Essay on U.S. National Debt

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U.S. National Debt

The U.S. national debt has reached an alarming proportion. As it steadily increases, it's effect may not be felt now, but it will be in the future. Paul Gregory and Roy ruffin, in their book entitled Economics, linked deficits with inflation in the long run (251). Demand-side inflation of this type fails to increase the GDP, but instead just increases prices. Continuous increases in prices do not benefit the country or future generations. Also entitlements, such as Social
Secriuty and Medicaid, now engulf a large percent of the deficit.
Figures from the article "The Entitlement Quaqmire" ( concluded that Social Secruity was the largest
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Sure, the Keynesian approach did prove valuable during the Great Depression; however, even Keynes had a limits on this type of spending. Keynes said that during productive time surpluses should be run to balance out the deficits. However, with lags in the use of fiscal policy and the fact that the government has many incentives to spend then cut, deficits are ths majority. In Gregory and Ruffin's book, they site that since the 1960's there has only been three!instances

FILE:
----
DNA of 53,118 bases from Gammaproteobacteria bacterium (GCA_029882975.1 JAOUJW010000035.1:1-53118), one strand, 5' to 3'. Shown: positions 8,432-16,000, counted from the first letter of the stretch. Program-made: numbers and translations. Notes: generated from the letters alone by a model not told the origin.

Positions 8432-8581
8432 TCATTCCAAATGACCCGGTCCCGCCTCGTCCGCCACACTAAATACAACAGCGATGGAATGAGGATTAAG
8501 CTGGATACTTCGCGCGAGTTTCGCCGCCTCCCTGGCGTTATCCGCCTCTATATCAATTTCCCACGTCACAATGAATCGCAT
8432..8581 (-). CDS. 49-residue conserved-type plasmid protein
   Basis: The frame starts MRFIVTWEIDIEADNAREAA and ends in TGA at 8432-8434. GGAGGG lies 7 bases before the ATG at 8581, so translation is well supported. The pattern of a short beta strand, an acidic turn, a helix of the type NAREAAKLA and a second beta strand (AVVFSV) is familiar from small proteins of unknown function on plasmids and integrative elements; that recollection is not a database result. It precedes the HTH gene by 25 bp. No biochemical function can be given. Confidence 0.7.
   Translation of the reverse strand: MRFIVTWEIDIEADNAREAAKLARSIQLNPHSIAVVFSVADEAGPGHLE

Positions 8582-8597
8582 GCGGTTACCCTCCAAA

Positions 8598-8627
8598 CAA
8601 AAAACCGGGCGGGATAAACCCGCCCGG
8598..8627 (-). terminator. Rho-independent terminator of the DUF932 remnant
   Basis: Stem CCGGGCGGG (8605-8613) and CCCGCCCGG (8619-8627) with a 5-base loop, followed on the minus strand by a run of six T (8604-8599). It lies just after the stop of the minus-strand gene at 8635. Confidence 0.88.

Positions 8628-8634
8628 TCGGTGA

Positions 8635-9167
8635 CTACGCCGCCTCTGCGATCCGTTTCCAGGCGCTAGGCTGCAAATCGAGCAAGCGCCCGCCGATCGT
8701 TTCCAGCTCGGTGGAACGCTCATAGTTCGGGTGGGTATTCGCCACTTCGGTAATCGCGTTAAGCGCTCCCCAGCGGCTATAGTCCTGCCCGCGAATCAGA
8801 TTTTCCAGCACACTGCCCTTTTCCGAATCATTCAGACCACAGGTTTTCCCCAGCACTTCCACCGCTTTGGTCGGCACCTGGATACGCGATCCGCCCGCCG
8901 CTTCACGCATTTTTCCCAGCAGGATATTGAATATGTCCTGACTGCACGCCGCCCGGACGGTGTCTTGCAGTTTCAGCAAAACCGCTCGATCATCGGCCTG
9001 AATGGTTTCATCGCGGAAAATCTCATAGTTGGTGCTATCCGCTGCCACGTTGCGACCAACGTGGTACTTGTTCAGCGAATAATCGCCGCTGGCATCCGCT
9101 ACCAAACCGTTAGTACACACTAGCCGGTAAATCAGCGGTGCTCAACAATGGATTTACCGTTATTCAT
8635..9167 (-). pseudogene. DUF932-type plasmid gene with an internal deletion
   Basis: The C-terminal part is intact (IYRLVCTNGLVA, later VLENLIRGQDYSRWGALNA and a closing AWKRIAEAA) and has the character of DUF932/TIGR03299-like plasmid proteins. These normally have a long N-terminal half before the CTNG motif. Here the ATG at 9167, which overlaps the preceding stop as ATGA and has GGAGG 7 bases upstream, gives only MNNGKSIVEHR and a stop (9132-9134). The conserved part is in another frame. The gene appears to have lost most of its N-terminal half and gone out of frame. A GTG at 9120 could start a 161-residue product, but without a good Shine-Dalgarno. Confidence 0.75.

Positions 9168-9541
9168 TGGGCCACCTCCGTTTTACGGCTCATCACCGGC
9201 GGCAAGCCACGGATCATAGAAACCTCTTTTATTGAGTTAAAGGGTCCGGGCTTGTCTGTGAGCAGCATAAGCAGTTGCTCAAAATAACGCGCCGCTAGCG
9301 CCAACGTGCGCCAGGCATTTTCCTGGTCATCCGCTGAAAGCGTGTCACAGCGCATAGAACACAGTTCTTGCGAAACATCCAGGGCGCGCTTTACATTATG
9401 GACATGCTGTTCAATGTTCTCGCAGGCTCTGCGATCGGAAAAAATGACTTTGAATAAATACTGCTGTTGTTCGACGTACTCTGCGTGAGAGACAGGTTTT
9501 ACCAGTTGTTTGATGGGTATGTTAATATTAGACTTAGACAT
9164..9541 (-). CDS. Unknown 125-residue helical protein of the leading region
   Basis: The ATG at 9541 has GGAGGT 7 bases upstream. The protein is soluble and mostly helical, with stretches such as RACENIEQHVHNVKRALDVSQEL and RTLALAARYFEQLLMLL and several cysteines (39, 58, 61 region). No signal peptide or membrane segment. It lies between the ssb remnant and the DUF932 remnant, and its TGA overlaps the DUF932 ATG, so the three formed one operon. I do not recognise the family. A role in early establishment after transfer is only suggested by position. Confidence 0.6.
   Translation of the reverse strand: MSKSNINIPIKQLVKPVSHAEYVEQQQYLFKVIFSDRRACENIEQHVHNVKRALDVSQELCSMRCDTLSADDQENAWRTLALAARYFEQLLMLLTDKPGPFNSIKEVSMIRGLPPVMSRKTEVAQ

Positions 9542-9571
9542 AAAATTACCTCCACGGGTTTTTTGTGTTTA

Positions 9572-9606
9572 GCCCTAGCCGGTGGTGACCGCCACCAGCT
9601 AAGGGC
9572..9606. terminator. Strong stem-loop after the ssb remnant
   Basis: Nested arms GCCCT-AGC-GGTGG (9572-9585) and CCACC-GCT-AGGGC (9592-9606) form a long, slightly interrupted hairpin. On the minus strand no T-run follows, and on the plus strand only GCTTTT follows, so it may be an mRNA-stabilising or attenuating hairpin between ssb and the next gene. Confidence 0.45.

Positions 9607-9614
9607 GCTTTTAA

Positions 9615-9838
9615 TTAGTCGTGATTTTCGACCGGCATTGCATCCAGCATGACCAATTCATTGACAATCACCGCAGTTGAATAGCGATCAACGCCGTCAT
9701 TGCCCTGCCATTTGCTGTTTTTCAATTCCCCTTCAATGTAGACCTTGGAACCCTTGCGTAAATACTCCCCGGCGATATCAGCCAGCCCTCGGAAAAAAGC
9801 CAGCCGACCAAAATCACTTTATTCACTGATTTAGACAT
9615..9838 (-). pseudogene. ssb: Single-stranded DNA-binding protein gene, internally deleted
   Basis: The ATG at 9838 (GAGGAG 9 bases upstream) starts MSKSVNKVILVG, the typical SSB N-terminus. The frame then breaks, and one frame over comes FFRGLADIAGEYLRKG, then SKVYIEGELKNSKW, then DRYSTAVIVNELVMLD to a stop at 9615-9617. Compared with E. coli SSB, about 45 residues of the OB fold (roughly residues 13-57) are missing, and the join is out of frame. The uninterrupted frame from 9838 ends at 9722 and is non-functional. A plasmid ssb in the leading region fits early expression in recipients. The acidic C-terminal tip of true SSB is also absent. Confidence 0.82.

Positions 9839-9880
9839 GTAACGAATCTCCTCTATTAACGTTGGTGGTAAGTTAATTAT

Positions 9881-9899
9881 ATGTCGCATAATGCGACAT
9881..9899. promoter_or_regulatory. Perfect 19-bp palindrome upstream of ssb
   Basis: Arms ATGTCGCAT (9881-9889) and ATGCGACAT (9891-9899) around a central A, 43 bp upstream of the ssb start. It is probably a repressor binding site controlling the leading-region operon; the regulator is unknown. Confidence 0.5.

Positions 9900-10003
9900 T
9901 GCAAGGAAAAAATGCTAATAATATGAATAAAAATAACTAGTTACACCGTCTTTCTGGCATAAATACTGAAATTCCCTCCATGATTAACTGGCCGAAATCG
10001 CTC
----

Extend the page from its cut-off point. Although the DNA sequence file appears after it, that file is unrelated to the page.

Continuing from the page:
(small ones at that) of surpluses in the total government (180).
Right now these deficits are not a problem because the rate in the growth of the income is greater than the rate at which the debt increases, but there is no guarentee this will continue so the growth of the debt must be in check now.

A balanced budget plan must be inacted to restrict the governmental bias toward spending to generate a few more surpluses that eventually will balance the deficits incurred.
The terms of the balanced budget must cover a range of years, not a yearly proposal, so that an expansionary fiscal policy in the face of a severe recession can be used. Cuts must be made in the budget, but more important the choices for where the money will go must be
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